reliability, firing range and warhead lethality. Such combat versatility and
simplicity allows various combat units, special force troops and police
formations to be equipped with the new flamethrower.
The Shmel-M PDM-A flamethrower is a powerful assault weapon able
to serve as the basis for a new-generation, unified assault weapon for the
infantryman of the 21st century, which will also be able to solve a number
of combat tasks for the weapon of this class. Superior to its counterparts in
terms of its combat capabilities, the Shmel-M PDM-A sets new standards
for infantry rocket flamethrowers and rocket anti-tank grenade launchers.
This piece is based on an article by Shipunov.A.G., Kuznetsov V.M., and
Blagov S.G.
he release of Jeremy Scahill’s expose on
the Bush administration’s unprecedented
privatisation of warfare after September 11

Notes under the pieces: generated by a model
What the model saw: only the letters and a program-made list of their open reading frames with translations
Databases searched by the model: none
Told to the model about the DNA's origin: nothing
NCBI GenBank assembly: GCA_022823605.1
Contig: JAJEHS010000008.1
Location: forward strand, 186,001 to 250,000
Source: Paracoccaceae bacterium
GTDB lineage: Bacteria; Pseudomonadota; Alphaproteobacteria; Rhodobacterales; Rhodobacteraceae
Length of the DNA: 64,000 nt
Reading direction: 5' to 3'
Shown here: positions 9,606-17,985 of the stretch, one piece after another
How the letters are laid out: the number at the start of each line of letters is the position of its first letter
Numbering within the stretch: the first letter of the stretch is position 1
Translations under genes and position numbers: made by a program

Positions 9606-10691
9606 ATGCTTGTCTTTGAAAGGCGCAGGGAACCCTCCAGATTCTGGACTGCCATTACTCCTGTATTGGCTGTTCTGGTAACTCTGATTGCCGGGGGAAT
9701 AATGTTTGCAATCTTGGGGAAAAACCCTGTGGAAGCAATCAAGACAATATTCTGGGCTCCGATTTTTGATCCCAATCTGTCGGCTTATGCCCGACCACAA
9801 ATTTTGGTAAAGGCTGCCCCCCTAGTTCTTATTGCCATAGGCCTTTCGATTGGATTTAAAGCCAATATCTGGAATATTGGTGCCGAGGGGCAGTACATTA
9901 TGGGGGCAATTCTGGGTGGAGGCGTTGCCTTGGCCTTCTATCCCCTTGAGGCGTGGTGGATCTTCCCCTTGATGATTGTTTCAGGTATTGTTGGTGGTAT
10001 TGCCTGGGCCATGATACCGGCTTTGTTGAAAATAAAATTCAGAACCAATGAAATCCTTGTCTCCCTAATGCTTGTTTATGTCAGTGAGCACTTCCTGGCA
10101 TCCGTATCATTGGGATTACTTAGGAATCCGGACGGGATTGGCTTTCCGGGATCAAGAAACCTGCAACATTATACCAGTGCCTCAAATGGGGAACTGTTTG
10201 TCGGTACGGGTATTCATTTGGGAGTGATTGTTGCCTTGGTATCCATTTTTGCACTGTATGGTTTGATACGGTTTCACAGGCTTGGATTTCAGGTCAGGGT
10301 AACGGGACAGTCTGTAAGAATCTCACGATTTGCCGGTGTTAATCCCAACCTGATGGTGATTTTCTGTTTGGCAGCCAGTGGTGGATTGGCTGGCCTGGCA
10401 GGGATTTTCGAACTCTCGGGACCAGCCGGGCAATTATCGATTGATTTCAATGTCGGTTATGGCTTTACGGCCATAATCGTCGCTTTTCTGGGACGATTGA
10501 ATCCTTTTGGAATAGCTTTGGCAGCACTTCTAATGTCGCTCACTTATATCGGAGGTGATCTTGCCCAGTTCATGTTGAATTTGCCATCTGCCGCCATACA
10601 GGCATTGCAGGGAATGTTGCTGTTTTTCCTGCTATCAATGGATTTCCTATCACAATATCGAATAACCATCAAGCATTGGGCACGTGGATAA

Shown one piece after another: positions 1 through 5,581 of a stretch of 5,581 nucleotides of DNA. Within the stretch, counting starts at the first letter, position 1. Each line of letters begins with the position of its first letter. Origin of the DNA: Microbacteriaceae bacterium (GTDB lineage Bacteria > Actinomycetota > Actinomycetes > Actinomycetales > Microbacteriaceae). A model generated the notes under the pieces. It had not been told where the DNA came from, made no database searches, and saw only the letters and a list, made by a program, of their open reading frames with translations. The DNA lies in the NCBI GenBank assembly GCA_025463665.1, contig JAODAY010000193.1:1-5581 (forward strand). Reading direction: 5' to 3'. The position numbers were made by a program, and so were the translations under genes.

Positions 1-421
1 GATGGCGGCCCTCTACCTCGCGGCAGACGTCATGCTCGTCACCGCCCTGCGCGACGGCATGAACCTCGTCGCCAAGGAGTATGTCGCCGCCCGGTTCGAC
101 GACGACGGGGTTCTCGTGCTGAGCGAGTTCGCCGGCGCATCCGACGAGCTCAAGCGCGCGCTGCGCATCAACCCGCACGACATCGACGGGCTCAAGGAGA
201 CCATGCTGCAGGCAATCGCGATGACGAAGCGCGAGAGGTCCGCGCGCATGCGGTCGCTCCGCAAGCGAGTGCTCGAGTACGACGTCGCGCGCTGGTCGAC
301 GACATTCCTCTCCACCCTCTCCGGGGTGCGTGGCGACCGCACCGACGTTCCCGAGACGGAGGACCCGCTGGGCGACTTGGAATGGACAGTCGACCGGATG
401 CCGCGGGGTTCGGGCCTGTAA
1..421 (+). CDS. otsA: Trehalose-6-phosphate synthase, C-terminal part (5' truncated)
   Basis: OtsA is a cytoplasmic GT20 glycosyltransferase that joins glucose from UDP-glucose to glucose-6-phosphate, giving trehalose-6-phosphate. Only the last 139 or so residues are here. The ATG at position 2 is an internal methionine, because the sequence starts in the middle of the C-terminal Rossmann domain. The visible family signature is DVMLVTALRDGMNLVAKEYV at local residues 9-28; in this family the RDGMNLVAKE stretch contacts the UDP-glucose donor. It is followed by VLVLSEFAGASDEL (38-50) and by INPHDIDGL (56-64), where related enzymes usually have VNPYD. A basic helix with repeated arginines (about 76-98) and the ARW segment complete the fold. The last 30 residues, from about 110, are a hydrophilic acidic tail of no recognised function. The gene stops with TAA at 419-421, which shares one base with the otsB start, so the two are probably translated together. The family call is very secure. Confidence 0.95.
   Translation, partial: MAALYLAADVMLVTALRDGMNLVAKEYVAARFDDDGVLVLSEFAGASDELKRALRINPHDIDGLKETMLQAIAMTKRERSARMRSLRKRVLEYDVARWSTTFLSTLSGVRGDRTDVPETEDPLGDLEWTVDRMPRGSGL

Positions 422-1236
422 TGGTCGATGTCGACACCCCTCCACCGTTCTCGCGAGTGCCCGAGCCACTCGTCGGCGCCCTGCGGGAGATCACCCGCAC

and the rise of ‘the world’s most powerful mercenary
army’, Blackwater USA - who the Iraqi government
are now expelling and seeking to try after Blackwater
guards killed 17 civilians in Baghdad in October raises many evocative questions on whether such
armed security contractors constitute a revolution
in military affairs, as the current US government
believes, or a new ominous threat to American
democracy and governance.
Published by Nation Books, Blackwater begins
with a look at the local business empire built by
Edgar Prince (who patented the first lighted car
sun visor) in Holland, Michigan- the father of Erik
Prince, who used his father’s wealth after his death
to build a private military training camp near the
Great Dismal Swamp of North Carolina. The Prince
family, and Blackwater’s leading executives, are
Christian supremacists, having generously funded
the religious right’s war against secularism and
liberalism. The Blackwater name spread rapidly
across the law enforcement community – initially
becoming a popular firearms training centre for
US Navy personnel who had inadequate facilities
of their own and Special Weapons and Tactics
(SWAT) team officers from various states after the
Columbine High school massacre – and took a huge